The MPOs were able to use the sketch planning tool during their adaptation pilot projects to help assess risks to transportation infrastructure in their counties from sea-level rise. Both MPOs and the other partnering jurisdictions (Satellite Beach and Monroe County) developed recommendations for improving the tool. The GeoPlan Center has addressed some of these recommendations already in updates to the tool (such as the addition of bridge elevation data, and other enhancements to improve ease of use and functionality), and others may be explored in future research (such as incorporating floodplains and storm surge data).
University of Florida developed the sketch-planning tool with funding from FDOT. It was developed as a follow-on to a previous study, also funded by FDOT but undertaken by Florida Atlantic University (FAU), which assessed different methods for projecting sea-level rise in Florida and made recommendations for how FDOT should assess vulnerability of its infrastructure. University of Florida developed accompanying reports documenting the research and development of the sketch planning tool through the first and second phase of this project.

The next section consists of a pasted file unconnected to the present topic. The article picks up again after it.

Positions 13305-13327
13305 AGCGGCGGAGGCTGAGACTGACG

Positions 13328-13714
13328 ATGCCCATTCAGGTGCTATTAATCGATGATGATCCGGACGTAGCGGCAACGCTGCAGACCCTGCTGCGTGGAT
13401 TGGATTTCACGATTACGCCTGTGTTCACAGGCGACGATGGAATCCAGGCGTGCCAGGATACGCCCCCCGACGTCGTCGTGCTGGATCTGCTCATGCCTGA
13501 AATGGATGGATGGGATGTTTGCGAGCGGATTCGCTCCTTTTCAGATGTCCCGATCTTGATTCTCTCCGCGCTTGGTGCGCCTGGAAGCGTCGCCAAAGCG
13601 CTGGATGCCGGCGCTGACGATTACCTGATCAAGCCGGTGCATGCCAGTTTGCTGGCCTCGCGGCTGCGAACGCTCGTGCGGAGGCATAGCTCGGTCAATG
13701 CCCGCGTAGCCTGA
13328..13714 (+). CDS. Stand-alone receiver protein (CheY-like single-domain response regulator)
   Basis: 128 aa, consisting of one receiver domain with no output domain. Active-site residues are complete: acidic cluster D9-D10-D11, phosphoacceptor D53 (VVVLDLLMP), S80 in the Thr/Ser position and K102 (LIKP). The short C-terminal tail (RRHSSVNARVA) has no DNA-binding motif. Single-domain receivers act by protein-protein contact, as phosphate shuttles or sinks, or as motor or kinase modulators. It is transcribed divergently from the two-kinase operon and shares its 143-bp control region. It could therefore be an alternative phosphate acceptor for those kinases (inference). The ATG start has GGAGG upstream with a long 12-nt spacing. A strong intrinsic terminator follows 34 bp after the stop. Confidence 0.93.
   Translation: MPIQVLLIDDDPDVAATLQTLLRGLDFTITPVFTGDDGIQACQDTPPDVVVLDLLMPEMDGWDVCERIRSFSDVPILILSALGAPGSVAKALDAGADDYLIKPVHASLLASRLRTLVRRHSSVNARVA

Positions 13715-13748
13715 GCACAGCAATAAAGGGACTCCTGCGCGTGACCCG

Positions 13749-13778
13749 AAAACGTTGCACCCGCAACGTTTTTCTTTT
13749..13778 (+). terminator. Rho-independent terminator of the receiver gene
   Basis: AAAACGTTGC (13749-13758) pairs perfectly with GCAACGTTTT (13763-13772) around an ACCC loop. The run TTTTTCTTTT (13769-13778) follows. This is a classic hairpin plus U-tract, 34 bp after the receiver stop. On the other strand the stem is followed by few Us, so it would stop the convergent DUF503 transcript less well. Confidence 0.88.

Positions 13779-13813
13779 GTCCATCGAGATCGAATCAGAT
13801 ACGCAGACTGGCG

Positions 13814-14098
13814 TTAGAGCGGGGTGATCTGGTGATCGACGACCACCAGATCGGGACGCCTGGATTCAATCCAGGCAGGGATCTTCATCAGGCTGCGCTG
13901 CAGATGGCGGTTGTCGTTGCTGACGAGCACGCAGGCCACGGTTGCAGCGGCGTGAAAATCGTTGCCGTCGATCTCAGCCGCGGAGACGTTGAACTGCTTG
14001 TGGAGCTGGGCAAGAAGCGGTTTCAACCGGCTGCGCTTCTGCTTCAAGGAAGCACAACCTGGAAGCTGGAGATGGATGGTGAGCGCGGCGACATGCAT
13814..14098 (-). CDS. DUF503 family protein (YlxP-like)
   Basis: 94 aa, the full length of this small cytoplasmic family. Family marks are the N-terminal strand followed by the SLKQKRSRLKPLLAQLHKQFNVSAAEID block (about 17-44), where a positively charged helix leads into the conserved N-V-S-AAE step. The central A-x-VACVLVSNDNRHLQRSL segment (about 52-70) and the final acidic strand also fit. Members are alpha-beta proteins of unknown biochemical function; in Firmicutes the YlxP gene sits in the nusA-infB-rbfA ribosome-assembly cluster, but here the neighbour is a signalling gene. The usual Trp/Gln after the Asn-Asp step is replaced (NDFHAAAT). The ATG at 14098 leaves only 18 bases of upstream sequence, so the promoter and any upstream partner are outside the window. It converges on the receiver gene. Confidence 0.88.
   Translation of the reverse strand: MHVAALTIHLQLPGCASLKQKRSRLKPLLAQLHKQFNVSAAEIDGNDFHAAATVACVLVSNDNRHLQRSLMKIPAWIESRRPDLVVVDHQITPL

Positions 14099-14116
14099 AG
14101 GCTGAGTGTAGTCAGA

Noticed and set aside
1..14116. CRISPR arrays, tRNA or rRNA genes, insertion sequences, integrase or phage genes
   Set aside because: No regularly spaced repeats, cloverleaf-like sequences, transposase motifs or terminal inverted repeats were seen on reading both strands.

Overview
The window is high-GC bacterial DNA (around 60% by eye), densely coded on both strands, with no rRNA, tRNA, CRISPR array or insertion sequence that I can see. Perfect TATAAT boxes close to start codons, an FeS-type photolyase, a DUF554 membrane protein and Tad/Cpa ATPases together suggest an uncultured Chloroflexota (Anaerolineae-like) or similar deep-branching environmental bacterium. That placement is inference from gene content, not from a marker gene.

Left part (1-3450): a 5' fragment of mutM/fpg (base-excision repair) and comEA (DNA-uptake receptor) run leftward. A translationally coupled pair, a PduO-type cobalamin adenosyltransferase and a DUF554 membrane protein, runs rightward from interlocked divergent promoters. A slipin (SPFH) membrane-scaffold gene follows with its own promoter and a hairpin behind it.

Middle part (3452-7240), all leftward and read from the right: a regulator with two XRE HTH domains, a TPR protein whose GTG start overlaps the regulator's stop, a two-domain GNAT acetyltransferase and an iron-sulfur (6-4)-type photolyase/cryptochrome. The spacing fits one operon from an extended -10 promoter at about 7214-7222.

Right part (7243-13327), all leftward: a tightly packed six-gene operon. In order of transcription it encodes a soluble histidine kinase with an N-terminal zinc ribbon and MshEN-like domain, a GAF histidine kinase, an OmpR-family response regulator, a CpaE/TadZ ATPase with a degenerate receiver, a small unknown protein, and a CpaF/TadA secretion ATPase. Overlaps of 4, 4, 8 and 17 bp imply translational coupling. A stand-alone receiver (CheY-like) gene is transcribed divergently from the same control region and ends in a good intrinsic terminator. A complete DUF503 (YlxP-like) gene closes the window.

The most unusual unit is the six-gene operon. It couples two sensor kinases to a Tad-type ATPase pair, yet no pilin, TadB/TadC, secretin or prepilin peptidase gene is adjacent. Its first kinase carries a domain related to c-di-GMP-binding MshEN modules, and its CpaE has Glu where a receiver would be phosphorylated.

This Adaptation Clearinghouse entry was prepared with support from the Federal Highway Administration. This entry was last updated on January 28, 2016.
Publication Date: October 2015
- University of Florida
- Florida Department of Transportation
- Mapping tool
- Tool (general)